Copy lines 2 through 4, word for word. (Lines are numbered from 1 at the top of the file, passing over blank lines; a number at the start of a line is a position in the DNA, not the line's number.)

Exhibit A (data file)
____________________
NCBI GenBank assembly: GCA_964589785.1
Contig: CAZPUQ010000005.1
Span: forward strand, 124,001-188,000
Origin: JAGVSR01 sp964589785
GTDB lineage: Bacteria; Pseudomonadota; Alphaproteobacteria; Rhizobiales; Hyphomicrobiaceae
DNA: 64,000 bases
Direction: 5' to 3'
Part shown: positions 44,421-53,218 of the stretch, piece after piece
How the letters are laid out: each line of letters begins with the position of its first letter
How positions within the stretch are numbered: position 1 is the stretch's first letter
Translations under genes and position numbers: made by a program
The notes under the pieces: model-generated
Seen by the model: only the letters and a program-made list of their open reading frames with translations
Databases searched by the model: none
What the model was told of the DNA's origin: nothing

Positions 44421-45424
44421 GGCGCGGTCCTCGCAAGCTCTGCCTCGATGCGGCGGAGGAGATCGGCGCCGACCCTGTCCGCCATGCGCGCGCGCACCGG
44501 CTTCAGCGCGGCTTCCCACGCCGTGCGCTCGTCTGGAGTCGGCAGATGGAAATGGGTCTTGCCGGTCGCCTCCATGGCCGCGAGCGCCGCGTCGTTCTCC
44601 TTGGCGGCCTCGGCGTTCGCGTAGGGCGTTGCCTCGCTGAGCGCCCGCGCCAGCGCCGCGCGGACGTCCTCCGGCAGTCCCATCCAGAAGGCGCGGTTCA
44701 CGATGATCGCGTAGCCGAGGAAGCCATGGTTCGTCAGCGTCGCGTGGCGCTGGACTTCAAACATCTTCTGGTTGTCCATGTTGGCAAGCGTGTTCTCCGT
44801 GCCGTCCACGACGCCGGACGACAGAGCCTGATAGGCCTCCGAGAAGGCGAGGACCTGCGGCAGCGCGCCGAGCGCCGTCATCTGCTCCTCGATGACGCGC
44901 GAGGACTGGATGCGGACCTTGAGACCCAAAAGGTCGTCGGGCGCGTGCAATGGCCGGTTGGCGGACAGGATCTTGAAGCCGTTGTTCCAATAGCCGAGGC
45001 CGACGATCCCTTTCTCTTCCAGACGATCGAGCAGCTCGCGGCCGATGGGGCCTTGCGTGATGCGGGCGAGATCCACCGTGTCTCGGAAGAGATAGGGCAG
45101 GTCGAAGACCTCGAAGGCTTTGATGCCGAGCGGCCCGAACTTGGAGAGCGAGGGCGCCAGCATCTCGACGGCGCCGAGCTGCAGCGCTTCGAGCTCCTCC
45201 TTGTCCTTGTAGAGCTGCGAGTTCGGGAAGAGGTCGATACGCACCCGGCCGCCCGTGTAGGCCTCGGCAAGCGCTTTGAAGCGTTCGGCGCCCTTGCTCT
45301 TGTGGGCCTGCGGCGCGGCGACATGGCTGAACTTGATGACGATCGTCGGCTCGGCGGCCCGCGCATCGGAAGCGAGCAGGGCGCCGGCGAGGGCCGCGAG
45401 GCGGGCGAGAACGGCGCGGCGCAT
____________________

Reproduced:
Contig: CAZPUQ010000005.1
Span: forward strand, 124,001-188,000
Origin: JAGVSR01 sp964589785